Where’s the government?

July 02, 2020

Following the interview by a senior member of the federal cabinet given to a foreign media channel, there has been increasing debate over the state of governance in the country. Fawad...

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Following the interview by a senior member of the federal cabinet given to a foreign media channel, there has been increasing debate over the state of governance in the country. Fawad Chaudhry’s candid remarks seemed to have surprisingly received an unexpected amount of agreement from within the government itself.

Chaudhry’s assertion that the bureaucracy was effectively running the government, that things were not running particularly well and that the government had limited time to function raised questions about who was then actually giving orders or determining how long the government had. In normal circumstances of course, an elected government has five years. The two which the PTI has served so far have not gone especially well. This analysis has been backed not only by the opposition, which would be expected, but also by MNAs from the PTI itself, notably those from southern Punjab. They have raised questions about the high price of wheat in the country at a time when warehouses are well stocked and offered reminders that PTI members had once offered to ensure a bag of atta cost no more than Rs800. Today, it costs well over Rs12,000.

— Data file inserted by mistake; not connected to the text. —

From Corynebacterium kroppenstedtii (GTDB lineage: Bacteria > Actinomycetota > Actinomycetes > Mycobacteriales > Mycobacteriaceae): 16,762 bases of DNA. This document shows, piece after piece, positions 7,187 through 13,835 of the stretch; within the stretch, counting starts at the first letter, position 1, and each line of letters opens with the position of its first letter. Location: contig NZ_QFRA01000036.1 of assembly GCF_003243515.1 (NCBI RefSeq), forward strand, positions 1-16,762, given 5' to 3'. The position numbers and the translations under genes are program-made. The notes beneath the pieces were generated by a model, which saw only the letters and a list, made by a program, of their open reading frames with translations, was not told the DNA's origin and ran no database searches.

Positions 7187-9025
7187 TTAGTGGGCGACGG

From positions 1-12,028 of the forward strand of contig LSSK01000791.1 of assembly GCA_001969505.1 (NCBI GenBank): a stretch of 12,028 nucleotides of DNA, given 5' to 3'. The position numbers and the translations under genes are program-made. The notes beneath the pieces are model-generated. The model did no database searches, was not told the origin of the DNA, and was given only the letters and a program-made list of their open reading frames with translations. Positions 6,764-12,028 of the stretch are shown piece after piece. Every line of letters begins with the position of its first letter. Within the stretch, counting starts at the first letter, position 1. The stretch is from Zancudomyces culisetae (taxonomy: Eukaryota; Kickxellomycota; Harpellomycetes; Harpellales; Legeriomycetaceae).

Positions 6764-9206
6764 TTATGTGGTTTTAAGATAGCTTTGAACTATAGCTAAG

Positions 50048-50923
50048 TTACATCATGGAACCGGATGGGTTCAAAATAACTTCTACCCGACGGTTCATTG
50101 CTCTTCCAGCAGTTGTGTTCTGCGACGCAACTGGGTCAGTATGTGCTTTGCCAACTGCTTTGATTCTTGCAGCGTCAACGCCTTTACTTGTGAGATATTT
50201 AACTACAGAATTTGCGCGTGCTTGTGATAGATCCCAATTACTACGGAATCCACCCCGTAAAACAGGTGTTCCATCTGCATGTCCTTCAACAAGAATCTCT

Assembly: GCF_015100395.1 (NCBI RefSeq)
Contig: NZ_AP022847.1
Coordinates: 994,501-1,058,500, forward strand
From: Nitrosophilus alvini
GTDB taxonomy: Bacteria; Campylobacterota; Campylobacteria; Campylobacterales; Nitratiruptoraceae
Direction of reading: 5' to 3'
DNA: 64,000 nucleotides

The sugar mafia scandal has also rocked the government, and to an even greater extent the recent evidence that it has fallen victim to the oil mafia with the prices of petroleum products suddenly soaring, even before the 1st of July, the usual time when new rates are set. When prices had been dropped as a response to a decline in international markets, the prime minister had widely publicized the significant decline, only to find days later that petrol had vanished from markets as hoarders stepped in.

This is not a country that is easy to run. But we need to know if those who are running its affairs really know what they are attempting to do. In a rare appearance in the National Assembly, Prime Minister Imran, who has generally chosen to stay away from the House despite his previous claims, launched into a long address that raised questions about the government’s priorities and precisely where its focus lay. Imran spoke about the Covid-19 policy of the government being perfectly cohesive, of data being accurate, stated the US had attacked Pakistan in ‘martyring’ Osama bin Laden in 2011, went back further into history by speaking of the defeat of the Byzantine Empire by the ‘Madina ki riyasat’, said that he had told the world that Indian PM Narendra Modi was fascist, and then went into minor government schemes such as one focusing on equality in education and shelter for all. From this address, we gained very little knowledge about what direction the nation was moving in. We just hope that the prime minister, who is usually able to speak fluently and with passion, is clearer than his speech would imply.